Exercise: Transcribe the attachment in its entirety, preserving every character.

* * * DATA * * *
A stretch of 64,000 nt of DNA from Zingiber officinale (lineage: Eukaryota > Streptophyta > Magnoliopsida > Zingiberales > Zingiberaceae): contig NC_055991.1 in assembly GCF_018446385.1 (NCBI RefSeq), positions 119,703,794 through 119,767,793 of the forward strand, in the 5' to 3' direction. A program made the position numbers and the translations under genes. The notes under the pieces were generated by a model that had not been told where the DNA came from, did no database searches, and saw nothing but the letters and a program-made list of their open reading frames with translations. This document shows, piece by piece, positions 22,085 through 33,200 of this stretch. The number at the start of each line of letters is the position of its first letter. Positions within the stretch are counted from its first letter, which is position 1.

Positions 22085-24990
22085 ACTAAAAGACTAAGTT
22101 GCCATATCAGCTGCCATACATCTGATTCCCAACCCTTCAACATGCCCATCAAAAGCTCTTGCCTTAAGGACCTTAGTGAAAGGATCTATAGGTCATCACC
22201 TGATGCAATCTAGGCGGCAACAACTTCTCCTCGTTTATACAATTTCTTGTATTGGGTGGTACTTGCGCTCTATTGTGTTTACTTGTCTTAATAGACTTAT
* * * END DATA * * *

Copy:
A stretch of 64,000 nt of DNA from Zingiber officinale (lineage: Eukaryota > Streptophyta > Magnoliopsida > Zingiberales > Zingiberaceae): contig NC_055991.1 in assembly GCF_018446385.1 (NCBI RefSeq), positions 119,703,794 through 119,767,793 of the forward strand, in the 5' to 3' direction. A program made the position numbers and the translations under genes. The notes under the pieces were generated by a model that had not been told where the DNA came from, did no database searches, and saw nothing but the letters and a program-made list of their open reading frames with translations. This document shows, piece by piece, positions 22,085 through 33,200 of this stretch. The number at the start of each line of letters is the position of its first letter. Positions within the stretch are counted from its first letter, which is position 1.

Positions 22085-24990
22085 ACTAAAAGACTAAGTT
22101 GCCATATCAGCTGCCATACATCTGATTCCCAACCCTTCAACATGCCCATCAAAAGCTCTTGCCTTAAGGACCTTAGTGAAAGGATCTATAGGTCATCACC
22201 TGATGCAATCTAGGCGGCAACAACTTCTCCTCGTTTATACAATTTCTTGTATTGGGTGGTACTTGCGCTCTATTGTGTTTACTTGTCTTAATAGACTTAT